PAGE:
When we wanted an expert’s take on how to create a rewarding career in fashion,we went straight to Tracey Lomrantz Lester, senior director of brand marketing at INTERMIX. She’s responsible for all the public-facing messages at INTERMIX, from creating editorial, social and design content to managing public relations, events and retail marketing. And she got here in her own unique way, turning her lifelong obsession with fashion into stints in print and digital editorial at ELLE, Glamour and Gilt.com before landing at Gap Inc. Read on for snapshots from her journey and some of her best career advice.
When you’re starting out, it’s great to work somewhere with a small team, so you get exposure to everything. My first internship was at a now-defunct magazine called Vitals, which was helmed by Joe Zee, the former fashion director at Wand creative director at ELLE. There were nine of us on staff, including interns, so I got to do everything—I wrote my first piece with a byline, fact-checked, steamed clothes, you name it. It was an incredible introduction to magazines.
Create your own opportunities.
The best career advice I ever got: Find a hole that nobody is paying attention to, and fill it. If it’s an overlooked area of the business, you’ll have more room to take risks. And when those risks pay off, you’ll suddenly be the person responsible for that area, because you’ve already proven you can handle it.When I was an editor at Glamour back in 2009, I realized they had almost no original fashion video content. I put together a really robust pitch that I knew I could execute on an itty bitty budget,then begged my boss to let me shoot a pilot. It became a street-style series called “What Are You Wearing?” which I hosted at all of the Fashion Weeks. Eventually, it was syndicated and became a big traffic driver for the site.When the editor who did television for Glamour left a year later, I was a proven entity in front of the camera, and that’s how I found myself on the Today show with Kathie Lee and Hoda doing a monthly series! If I hadn’t had the guts to pitch that first video series, I don’t think I ever would have wound up on national television.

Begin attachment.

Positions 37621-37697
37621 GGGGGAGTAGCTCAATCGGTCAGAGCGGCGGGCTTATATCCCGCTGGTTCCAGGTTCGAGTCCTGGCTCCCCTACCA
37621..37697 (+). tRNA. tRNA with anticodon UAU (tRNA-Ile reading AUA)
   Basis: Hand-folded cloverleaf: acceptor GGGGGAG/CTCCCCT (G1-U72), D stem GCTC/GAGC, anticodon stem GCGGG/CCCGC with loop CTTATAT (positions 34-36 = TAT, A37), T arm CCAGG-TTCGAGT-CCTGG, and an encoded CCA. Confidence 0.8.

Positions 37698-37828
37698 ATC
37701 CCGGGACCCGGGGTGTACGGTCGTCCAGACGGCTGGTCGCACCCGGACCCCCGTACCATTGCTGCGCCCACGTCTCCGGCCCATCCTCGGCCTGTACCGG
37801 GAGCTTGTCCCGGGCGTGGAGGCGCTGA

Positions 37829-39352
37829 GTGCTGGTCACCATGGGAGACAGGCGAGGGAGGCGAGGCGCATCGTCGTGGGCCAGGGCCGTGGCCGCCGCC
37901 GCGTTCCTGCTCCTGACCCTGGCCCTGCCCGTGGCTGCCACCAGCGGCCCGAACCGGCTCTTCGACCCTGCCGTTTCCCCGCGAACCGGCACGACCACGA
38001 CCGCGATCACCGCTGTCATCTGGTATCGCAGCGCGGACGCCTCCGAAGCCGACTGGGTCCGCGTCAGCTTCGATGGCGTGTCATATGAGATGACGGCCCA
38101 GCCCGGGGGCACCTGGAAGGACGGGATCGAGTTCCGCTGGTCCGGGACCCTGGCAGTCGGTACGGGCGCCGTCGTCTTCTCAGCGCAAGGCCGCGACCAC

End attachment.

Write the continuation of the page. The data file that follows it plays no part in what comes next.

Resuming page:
Use your voice.
I have seen so many smart and talented people who are afraid to speak up in meetings or in front of more senior team members. Who cares if your idea is silly? I am so much more likely to remember it—and you!—than the person who just sat in a corner yessing me.
One of the things I look for when I’m hiring is a person’s ability to think in a 360-degree way about how their component of a project fits into the bigger picture. It’s incredibly important to understand what your cross-functional partners do. Get to know the roles of those around you, which will not only make you a better collaborator, but a stronger overall contributor with a great understanding of how the pieces all come together to make the whole. The biggest mistake an entry-level employee can make is to think, “that’s not my job,” or to not ask questions about things that don’t directly affect their own workload.
Be willing to use both sides of your brain.
I oversee several different functional areas, so on any given day I could be working on anything from enlisting an influencer to collaborate on a growing category (we recently partnered with fashion blogger Arielle Charnas to launch our “Next Gen Denim” campaign) to getting the message out locally about a store opening in a new market (my team managed our Fillmore Street opening and all of the surrounding events—in Gap Inc.’s backyard!—from top to bottom). It’s an exciting challenge to manage so many different types of talent, from the ultra-creative to the super-analytical, which has helped me grow my own career tremendously.